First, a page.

|Publication number||US5002895 A|
|Application number||US 07/431,448|
|Publication date||Mar 26, 1991|
|Filing date||Nov 3, 1989|
|Priority date||Apr 17, 1987|
|Also published as||DE3884039D1, DE3884039T2, EP0287451A1, EP0287451B1|
|Publication number||07431448, 431448, US 5002895 A, US 5002895A, US-A-5002895, US5002895 A, US5002895A|
|Inventors||Guy Le Parquier, Christian Val|
|Export Citation||BiBTeX, EndNote, RefMan|
|Patent Citations (9), Referenced by (40), Classifications (29), Legal Events (4)|
|External Links: USPTO, USPTO Assignment, Espacenet|
This application is a continuation of application Ser. No. 07/181,740, filed 4-14-88, abandoned.
1. Field of the Invention
The present invention is a method to connect an electronic component in order to test it and mount it on a substrate (circuit or package) as well as a device to implement this method.
2. Description of the Prior Art
It is known that electronic components should be tested and debugged before being mounted if this mounting is to be done efficiently. This is especially important for complex integrated circuits. For simplicity's sake, only "testing" shall be referred to in the rest of this text, it being understood that this term also includes debugging. These components should be tested preferably throughout the temperature range of their use, under voltage and at the clock frequency of the integrated circuit.
To mount a component on a substrate (circuit or package), in the standard wiring method, each of the connection pads of the component is connected to a pad of the substrate by means of conducting wires. In this case, to test the component before it is mounted, conducting probes, connected to the testing instruments, are used. These conducting probes are placed in mechanical and electrical contact with the pads of the components. This method has inadequacies and flaws. These probes do not provide for entirely satisfactory tests, particularly because they introduce unwanted phenomena: in particular, they cannot be used for high frequency testing (at a few tens of MHz for example). Furthermore, they leave dents on the pads to which they are applied. These dents make the pads brittle and may cause them to be damaged. The result of this is that the component often has to be tested at least partly after it is mounted. This necessitates repairs which increase in number and, therefore, become lengthier and costlier in proportion to the complexity of the component.
Another method is that of the prior art technique known as the tape automatic bonding (TAB) technique, described in greater detail below. This technique consists mainly in placing the component on a tape, arranged so that the component can be tested before it is mounted. However, the TAB method has disadvantages. Mounting the component on the tape makes it necessary to have projections. These projections have to be made on the connecting pads of the component so that the conductors carried by the tape can be soldered. This is a fairly lengthy and costly operation. Furthermore, a portion of the tape is usually left around the component after the test, thus making the component more bulky.
An object of the present invention is a method by which a component can be entirely tested before it is mounted and which does not call for any special measures, such as bumps, in the component to be tested, a method that uses testing elements which are eliminated after the test, thus reducing the space occupied by the component.
More precisely, the method of the invention comprises the following steps:
The method of the invention basically is as follows. The component to be tested is first surrounded by a frame on which are provided conductive pads to which test probes may be applied and these pads are connected to respective pads of the component by connecting wires. After testing, the component and its frame are mounted on the substrate that is to support the component in its apparatus application. This substrate also includes pads bu which the component is to be interconnected into the apparatus for use. Then each of the connecting wires needed for interconnecting the component into this circuit is connected at an intermediate point along its length between the frame pad and the component pad to a respective one of the substrate pads, and is then cut to free the connection between the substrate pad and the frame pad so that the frame may now be separated from the component. The invention also includes the arrangement for effecting the described method.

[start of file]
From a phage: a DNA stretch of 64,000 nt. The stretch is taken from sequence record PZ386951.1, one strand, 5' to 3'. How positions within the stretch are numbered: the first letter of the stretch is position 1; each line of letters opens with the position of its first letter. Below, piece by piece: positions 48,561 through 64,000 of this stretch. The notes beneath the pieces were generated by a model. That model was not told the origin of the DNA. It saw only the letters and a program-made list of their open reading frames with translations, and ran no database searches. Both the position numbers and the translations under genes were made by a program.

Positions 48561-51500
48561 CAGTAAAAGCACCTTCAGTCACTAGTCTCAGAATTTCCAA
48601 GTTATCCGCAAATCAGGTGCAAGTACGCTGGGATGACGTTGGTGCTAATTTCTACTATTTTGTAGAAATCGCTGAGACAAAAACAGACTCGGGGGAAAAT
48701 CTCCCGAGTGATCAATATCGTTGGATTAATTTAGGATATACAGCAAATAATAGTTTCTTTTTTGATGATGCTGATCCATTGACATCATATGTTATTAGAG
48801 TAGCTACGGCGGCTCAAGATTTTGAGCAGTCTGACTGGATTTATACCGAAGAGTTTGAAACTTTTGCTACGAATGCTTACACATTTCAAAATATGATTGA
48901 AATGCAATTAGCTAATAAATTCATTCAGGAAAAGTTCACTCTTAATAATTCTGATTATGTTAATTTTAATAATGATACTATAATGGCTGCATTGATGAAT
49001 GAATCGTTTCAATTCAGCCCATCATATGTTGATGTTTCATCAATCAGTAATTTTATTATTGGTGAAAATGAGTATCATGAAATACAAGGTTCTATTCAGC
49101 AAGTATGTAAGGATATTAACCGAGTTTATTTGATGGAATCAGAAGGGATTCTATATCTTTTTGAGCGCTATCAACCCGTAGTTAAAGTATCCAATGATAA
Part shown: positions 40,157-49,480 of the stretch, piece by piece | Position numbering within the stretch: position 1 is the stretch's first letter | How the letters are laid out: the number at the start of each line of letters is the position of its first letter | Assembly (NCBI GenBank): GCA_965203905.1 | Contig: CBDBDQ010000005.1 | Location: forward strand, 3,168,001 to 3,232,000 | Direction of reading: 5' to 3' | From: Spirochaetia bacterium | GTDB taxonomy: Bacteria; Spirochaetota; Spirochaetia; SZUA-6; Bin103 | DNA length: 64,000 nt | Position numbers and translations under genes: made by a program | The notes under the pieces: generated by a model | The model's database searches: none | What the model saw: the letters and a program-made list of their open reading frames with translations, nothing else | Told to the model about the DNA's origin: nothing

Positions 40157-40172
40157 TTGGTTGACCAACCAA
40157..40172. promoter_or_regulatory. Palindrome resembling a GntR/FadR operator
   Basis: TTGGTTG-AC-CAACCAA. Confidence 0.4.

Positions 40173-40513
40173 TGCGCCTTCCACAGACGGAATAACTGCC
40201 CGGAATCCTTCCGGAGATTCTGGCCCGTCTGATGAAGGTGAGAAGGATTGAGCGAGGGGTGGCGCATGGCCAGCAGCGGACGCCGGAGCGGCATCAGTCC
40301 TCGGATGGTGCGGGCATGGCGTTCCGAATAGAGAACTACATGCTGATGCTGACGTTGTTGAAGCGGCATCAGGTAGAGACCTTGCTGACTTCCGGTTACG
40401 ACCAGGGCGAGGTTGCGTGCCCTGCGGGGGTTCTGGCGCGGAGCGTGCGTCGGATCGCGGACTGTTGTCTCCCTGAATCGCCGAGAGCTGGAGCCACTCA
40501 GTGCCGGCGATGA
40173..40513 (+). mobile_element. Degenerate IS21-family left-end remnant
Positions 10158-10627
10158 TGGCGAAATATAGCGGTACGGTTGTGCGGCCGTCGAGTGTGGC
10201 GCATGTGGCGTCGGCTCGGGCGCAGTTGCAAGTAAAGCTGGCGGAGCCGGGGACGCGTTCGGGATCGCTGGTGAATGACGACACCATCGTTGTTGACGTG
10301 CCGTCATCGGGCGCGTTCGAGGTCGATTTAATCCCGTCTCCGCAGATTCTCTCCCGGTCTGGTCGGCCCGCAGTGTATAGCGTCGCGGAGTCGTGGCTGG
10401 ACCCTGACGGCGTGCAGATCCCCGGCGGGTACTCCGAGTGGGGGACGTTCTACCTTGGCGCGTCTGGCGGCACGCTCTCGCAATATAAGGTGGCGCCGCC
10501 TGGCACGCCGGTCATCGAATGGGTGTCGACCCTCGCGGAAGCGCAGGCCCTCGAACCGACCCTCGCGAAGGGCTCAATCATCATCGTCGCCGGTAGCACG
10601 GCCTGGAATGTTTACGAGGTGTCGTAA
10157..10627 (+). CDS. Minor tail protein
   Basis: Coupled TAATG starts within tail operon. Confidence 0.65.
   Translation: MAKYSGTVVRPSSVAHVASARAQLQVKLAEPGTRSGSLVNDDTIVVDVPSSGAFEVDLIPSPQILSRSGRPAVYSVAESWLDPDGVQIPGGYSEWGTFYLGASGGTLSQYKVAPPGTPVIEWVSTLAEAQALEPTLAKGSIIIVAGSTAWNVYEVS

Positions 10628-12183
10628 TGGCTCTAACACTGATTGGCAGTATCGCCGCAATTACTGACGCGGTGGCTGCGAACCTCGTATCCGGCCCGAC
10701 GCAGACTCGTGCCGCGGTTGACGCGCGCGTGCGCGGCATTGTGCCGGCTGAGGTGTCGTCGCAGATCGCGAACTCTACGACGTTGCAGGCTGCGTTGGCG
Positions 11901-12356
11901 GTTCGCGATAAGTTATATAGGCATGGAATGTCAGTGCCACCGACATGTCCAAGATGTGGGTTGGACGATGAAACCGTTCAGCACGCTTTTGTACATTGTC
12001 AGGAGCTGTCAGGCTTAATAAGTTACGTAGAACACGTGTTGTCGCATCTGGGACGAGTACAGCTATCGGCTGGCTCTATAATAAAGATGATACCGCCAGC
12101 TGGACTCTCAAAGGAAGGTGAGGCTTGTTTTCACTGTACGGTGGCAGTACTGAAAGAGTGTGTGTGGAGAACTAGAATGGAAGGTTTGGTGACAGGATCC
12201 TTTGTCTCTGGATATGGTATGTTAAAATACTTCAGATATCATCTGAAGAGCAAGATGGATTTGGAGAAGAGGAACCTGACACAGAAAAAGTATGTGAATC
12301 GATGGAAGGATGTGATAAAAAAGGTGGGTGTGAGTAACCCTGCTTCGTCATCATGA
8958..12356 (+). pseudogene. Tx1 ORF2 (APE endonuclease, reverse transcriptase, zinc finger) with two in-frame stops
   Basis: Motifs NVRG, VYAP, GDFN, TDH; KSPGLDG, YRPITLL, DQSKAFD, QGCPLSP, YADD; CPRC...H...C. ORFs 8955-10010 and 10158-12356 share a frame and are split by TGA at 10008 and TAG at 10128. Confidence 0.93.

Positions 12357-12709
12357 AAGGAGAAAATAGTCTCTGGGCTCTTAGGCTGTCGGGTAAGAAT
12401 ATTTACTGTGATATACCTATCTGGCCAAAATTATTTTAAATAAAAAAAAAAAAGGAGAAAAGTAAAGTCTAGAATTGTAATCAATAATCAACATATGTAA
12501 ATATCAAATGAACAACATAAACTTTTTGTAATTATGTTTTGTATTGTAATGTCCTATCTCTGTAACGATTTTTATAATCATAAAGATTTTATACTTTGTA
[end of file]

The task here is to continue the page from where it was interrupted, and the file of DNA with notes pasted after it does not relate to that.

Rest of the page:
Other objects, special features and results of the invention will emerge from the following description, which is given as a non-restrictive example and illustrated by the appended drawings, of which:
FIG. 1 is a top view illustrating the prior art method known as TAB;
FIG. 2 is a sectional view, along the axis YY, of the above figure;
FIG. 3 is a sectional view of the mounting of the component, once it is tested, on a substrate for use;
FIG. 4 is a top view illustrating the method and connection means of the invention;
FIG. 5 is a sectional view, along the axis XX, of the preceding figure;
FIG. 6 is a sectional view of the mounting of the previously tested component on a substrate for use.
These various figures are not drawn to scale and the same references are repeated for the same elements.
FIG. 1 shows a top view of the structure used by the TAB method.
This structure consists of a continuous tape 4 made of an insulating material, with a series of central gaps 7. A component to be tested and connected is placed in each of these gaps 7. The figure shows only one gap 7 in which a component IC, such as an integrated circuit, is placed. This circuit IC is provided with connection pads, marked P, at its edge. The tape 4 has metallized zones or testing pads 5 on the edges of its lower surface, designed to take the probes of the instruments for testing the component IC. The device of FIG. 1 also has an immediate support frame 3 between the tape 4 and the component CI.
Finally, the tape 4 has, in the vicinity of its edges, positioning holes (not shown).